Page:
On ‘Climate Change’, Government Should Totally Make Capitalism Work

As typical, Warmists don’t seem to understand how this whole capitalism and free market thing works. Well, maybe that’s not fair: they understand, and they want to destroy them in favor of government running everything. While failing to understand that when government is picking winners and losers, we all end up losers in the end

WSW: Climate Change, Capitalism And The Government’s Role

Journalist and author Christian Parenti says what American capitalism needs is a new round of “creative destruction” and investment. He says making those investments in renewable energy would help the economy and mitigate the impact of climate change.

Parenti, who also teaches in the Economics Department for John Jay College at City University of New York will speak at Western Michigan University on Thursday November 2nd at 7:00 in Knauss Hall.

Parenti says the high rates of economic growth in the 1950’s were largely caused by post World War II rebuilding. He says now the government needs to replace the fossil fuel industry with a clean energy infrastructure.

Well, that’s interesting. He wants to do away with the very thing that allows him to go to Michigan from New York. Does anyone remotely think he’s planning on walking or riding a bicycle?

Despite talk of a “free market”, Parenti says in reality the U.S. has developed a mixed economy with government influence in many sectors. He says the federal government could end drilling for oil and coal mining on public land, and subsidies for fossil fuels. Parenti says the government also has influence by what it purchases. He says a carbon tax would help, and while Congress isn’t likely to enact one anytime soon, Parentis says a de facto carbon tax could be enacted now through the federal Clean Air Act. He says fines on businesses for burning fossil fuels would serve as an incentive to develop sustainable energy.

There it is in a nutshell: Government control. Warmists love this stuff.

Interestingly, another article that I ran across discusses how Congress should be passing this stuff, rather than regulations that often really aren’t authorized by legislation, like the CAA.

With major global implications at stake, shouldn’t our nation’s climate policy be discussed, debated and acted upon in Congress, as opposed to being left to an unelected bureaucracy to apply an outdated law? While climate change itself is considered a settled matter, how our nation responds is anything but settled.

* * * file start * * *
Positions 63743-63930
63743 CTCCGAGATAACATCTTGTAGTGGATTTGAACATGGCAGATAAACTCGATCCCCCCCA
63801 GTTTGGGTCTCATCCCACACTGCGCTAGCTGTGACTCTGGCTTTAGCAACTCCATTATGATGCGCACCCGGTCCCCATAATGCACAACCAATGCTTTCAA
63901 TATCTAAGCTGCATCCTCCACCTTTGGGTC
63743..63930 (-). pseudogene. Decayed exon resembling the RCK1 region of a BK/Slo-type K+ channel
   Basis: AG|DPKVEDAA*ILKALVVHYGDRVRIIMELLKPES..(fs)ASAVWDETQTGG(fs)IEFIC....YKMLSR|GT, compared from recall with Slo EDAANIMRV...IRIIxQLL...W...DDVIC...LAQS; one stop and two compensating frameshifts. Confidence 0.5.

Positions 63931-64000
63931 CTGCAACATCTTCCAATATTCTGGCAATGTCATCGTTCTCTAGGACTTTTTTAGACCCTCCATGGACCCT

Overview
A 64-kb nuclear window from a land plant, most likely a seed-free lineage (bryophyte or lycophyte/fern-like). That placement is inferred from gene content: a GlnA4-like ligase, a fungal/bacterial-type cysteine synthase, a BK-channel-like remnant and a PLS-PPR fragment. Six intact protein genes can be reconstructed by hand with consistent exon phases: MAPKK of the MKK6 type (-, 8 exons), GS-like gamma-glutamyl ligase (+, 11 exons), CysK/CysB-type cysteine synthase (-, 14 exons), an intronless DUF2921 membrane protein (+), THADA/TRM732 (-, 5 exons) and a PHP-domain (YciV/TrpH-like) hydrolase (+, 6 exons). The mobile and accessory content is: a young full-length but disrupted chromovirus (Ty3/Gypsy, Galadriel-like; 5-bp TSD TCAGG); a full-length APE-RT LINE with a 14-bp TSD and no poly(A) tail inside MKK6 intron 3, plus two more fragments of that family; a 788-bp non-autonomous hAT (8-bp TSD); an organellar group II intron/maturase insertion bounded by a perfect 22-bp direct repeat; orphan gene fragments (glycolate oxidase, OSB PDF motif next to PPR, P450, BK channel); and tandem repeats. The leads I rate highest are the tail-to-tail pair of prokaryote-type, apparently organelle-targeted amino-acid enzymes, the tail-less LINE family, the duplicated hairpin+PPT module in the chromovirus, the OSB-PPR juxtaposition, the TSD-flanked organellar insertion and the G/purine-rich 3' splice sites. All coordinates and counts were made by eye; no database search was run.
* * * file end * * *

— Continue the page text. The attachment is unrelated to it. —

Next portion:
It’s settled, you guys! If that was the case, why are we still discussing it decades later?

What has become abundantly clear is that there is widespread disagreement in Congress, the Supreme Court and now two successive administrations in how to address climate change. Given its global impact, these types of monumental decisions need to be made in the halls of Congress as the elected body to identify, discuss and act as representatives of the people.

Guess it’s not settled. Anyhow, as you can guess, this piece is also about enabling Government to take control. Funny how it always comes down to this from Warmists, eh?

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14 Responses to “On ‘Climate Change’, Government Should Totally Make Capitalism Work”

  1. Jeffery says:

    The goal of every company or corporation is not to have competition but to create a monopoly if possible. Competition, while great for consumers, is bad for businesses.

    Fossil fuels receive billions of dollars in direct subsidies and incalculable indirect subsidies each year. Are the so-called “free-market” folks in favor removing all subsidies for fossil fuels AND have them pay for the “negative externalities” associated with coal, oil and gas burning? (Asthma, lung cancer, COPD, global warming, previous lead poisoning… ).